People often talk about home equity, but do you know what it is or why it’s important?
Home equity is the difference between your home’s market value and the amount that you owe on your mortgage.
If your home is worth $300,000 and the remaining balance on your mortgage is $200,000, you have $100,000 in equity. Think of it as the amount of your home that you fully own.
Homeownership is a way to build wealth over time. As you pay down your mortgage month by month, you increase your ownership of an expensive, valuable asset. It’s a long-term investment and can really pay off over time.
So, what can you do to increase your home’s equity?
Benefits of Increasing Your Equity
There are two ways to build equity in your home:
- Increase your home’s value
- Reduce your mortgage debt
You can supercharge your equity by doing both. But why would you want to?
When you sell your home, you can use all of the equity in it as a large down payment on a new home. Many lenders will offer you a better interest rate when you have a large down payment, which saves you a lot of money over time.
You can also borrow against your equity with a home equity loan or a home equity line of credit. You can use home equity loans and lines of credit for home improvements or emergency expenses, among other things.
How To Increase Your Home’s Value
Recall that home equity is the difference between your home’s market value and the remaining balance on your mortgage. One way to increase your equity is to increase the value of your home. The greater the difference between your home’s value and your mortgage, the larger your equity.
Caveat: If the value of your home decreases suddenly, you lose equity. During the 2008 recession, many homeowners had negative equity because the value of their home was less than their remaining mortgage balance. We’re always hoping that the difference between the two numbers is positive.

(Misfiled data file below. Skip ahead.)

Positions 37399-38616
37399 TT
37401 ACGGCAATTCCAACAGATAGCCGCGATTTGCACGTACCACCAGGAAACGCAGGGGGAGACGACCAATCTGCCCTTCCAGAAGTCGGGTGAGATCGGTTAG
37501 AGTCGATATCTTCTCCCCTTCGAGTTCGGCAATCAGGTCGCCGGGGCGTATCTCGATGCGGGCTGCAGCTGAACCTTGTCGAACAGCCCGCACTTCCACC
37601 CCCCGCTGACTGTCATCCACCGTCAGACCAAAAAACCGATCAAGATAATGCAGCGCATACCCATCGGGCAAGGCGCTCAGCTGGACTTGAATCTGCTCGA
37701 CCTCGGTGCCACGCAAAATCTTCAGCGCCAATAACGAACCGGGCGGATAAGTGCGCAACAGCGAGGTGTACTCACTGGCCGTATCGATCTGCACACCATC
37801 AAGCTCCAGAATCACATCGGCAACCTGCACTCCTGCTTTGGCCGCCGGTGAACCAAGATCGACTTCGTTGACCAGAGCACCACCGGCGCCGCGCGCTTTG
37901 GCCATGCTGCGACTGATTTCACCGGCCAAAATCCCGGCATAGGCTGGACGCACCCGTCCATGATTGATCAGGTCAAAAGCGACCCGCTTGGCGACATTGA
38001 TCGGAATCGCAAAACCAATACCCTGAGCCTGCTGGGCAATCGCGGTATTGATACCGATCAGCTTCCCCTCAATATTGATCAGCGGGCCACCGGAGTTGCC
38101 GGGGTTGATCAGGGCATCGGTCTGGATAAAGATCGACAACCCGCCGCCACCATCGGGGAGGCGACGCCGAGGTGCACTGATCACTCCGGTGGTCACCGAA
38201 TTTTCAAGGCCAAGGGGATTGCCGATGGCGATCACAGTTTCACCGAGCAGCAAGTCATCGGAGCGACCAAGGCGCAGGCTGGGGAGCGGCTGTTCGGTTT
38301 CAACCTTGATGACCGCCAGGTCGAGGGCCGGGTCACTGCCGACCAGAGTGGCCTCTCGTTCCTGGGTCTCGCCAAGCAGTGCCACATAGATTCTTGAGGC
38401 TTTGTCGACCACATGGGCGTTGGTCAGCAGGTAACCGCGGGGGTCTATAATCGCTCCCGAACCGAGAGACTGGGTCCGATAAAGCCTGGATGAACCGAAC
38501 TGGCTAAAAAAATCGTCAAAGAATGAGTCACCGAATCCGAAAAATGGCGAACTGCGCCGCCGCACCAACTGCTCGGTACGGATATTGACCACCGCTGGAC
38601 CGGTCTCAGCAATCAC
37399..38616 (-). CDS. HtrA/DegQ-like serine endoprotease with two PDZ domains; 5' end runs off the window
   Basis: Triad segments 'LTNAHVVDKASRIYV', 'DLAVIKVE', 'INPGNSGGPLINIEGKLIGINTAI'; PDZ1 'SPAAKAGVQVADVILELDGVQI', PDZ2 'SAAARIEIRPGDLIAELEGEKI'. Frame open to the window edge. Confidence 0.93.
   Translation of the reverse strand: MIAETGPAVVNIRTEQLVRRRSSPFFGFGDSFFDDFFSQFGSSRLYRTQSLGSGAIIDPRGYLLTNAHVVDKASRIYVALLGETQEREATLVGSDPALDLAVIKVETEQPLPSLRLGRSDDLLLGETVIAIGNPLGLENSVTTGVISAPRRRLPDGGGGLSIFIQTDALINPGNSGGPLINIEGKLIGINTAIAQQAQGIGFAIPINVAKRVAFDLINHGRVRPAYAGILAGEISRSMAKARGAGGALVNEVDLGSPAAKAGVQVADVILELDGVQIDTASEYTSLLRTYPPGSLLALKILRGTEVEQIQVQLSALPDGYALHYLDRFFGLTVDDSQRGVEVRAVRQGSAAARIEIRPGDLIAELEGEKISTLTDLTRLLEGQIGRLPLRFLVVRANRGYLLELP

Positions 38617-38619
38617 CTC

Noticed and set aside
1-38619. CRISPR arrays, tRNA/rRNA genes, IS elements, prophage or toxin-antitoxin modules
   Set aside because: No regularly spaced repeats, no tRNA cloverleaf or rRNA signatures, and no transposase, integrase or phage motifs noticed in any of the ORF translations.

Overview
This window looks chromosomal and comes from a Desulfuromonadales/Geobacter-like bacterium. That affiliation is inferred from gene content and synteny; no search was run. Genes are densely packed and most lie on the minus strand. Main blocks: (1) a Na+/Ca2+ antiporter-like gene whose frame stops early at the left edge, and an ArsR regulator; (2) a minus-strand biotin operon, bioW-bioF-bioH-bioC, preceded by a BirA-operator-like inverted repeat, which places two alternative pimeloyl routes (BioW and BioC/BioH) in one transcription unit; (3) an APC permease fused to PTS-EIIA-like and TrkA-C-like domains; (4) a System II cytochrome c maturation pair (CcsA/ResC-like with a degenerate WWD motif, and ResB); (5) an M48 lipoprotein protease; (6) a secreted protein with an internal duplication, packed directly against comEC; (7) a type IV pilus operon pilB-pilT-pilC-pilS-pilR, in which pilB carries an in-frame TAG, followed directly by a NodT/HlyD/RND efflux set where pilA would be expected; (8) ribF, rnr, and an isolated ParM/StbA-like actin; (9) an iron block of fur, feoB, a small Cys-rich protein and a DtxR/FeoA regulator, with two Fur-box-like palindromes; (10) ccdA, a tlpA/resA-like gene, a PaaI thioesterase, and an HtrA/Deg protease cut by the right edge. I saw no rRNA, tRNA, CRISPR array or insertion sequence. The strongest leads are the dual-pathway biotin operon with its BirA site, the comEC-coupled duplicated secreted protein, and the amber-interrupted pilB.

Often, the value of a home will increase with inflation and the gradual rise in property value over time. This is a completely passive way to grow your equity.
You can also renovate your home to increase its value. Be sure that you choose renovations that are budget-friendly and impactful to get the best return on your investment. Focus on things that make your home safer and more comfortable. In many cases, a new roof will provide more equity than a new swimming pool.
If you know an appraiser, ask them about cost effective renovations that help increase the value of your home. Most lenders and/or realtors can provide you with contact information for a licensed appraiser in your area.
How to Reduce Your Mortgage Debt
There are several ways that you can reduce your mortgage debt. Every penny you put toward your principal is an investment in your house, so the quicker you pay down your mortgage, the better.
Consider using one or more of the following strategies:
1. Make a large down payment
Your down payment is instant equity. The more you can put down, the better. Many lenders also offer lower interest rates to buyers with large down payments. Over the life of your loan, a lower interest rate can save you a lot of money.
2. Get a 15-year mortgage
15-year mortgages typically have lower interest rates than 30-year loans, which means you end up paying less for your home. Your monthly payment will be higher, but you’ll gain equity quicker and pay off your home in half the time. Consider starting with a 30-year loan from the beginning and then refinance into a 15-year loan as your budget allows.
3. Pay more on your mortgage
There are several strategies for paying extra on your mortgage. You can:
- Add a little extra to each monthly payment.
- Divide your monthly payment by 12 and pay that amount extra each month. At the end of the year, you will have made a full additional payment.
- Make biweekly payments. There are 52 weeks in a year, which means 26 biweekly payments. That adds up to 13 months of payments, which puts you a full payment ahead each year.
- Put extra money like tax refunds, gifts, and inheritances toward your mortgage.
- Commit to living on one spouse’s salary and putting the other salary toward the mortgage. Things may be tight, but the quick equity might be a fair tradeoff to you.
When you put extra money toward your mortgage, check with your lender to be sure that your extra payment is going toward your principal rather than being put into your escrow account. Since interest is calculated using the principal balance, chipping away at your principal will reduce the amount of interest you pay over the life of your loan.
As you’re building your home equity, make sure that you’re paying attention to the rest of your finances as well. You should still save for retirement, maintain a savings buffer for emergencies, and pay down any credit card debt.
Investing Is a Marathon
Building home equity takes time, but it’s well worth it. Get in touch with our loan specialists if you have questions about paying extra on your mortgage or refinancing to lower your interest rate.